In a new lawsuit, a group of venture capitalists says the Trump administration erred by delaying a program meant to help entrepreneurs from other countries start businesses in the United States.
The International Entrepreneur Rule, created under the Obama administration, was designed to give foreign-born startup founders a way to remain in the US while they build businesses, but this year, the Department of Homeland Security blocked the rule, just before it was set to go into effect in July. The rule is now set to go into effect next year, but the Trump administration may also scrap the plan entirely.
The National Venture Capital Association, which represents a coalition of venture capitalists in the US, says the Trump administration failed to follow proper procedure when it delayed the rule. The lawsuit argues that the administration should have requested public comments before making the change, and asks a court to force the implementation of the rule.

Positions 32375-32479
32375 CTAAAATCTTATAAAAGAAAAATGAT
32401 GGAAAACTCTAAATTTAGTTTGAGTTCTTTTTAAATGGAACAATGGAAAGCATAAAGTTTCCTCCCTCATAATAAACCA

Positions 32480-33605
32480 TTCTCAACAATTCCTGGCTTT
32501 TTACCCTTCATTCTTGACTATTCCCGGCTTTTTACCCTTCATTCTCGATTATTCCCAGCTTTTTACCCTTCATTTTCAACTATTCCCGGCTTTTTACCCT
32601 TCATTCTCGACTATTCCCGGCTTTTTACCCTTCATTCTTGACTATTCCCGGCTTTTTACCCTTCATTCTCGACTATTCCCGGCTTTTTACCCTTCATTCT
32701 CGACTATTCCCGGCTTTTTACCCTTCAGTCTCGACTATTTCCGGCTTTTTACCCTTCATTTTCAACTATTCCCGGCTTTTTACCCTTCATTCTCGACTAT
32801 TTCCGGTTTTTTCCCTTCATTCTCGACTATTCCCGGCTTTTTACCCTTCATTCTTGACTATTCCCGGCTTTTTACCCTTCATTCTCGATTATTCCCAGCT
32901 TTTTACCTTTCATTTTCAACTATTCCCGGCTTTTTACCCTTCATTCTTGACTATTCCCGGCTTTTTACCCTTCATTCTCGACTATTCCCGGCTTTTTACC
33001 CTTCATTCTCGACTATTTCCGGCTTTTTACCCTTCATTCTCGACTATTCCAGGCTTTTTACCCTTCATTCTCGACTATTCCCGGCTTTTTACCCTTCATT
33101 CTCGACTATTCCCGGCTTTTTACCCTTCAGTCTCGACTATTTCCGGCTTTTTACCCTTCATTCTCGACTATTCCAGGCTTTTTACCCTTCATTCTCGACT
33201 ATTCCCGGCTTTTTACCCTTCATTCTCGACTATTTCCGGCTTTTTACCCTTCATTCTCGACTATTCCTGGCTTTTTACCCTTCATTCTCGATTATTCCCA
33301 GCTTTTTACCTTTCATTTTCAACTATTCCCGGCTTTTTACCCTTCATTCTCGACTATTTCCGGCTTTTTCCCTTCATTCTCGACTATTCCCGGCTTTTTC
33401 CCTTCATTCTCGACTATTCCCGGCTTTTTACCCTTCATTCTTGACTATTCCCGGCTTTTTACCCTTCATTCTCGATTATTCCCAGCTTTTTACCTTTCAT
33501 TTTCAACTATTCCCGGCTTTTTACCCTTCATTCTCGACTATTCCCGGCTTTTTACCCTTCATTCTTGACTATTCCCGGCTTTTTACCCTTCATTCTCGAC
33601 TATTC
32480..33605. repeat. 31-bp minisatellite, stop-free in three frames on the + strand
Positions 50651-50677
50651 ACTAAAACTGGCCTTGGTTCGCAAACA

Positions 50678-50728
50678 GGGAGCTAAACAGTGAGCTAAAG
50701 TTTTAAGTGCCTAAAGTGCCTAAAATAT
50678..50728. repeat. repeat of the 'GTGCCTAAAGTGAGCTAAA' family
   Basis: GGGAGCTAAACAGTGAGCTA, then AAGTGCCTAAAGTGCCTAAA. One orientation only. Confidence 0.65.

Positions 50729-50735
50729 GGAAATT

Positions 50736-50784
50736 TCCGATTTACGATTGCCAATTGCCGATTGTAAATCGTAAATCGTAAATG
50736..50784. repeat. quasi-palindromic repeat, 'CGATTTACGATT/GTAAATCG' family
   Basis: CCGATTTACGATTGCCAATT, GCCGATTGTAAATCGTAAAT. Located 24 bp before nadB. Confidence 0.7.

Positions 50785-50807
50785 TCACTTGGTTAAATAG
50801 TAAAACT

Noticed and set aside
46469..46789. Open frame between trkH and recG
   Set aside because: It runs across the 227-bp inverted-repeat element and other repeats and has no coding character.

The lawsuit includes two United Kingdom citizens as plaintiffs, Atma and Anand Krishna, who launched a digital payments system in the US and received funding for the company, but do not have a legal way to stay and run the operation.
“Immigrant entrepreneurs play a vital role in strengthening the U.S. economy, creating new jobs for Americans and pushing the boundaries of innovation,” NVCA president and CEO Bobby Franklin said in a statement. “Rather than throw up roadblocks that prevent them from bringing their talent and ingenuity to our shores, we should welcome them with open arms.”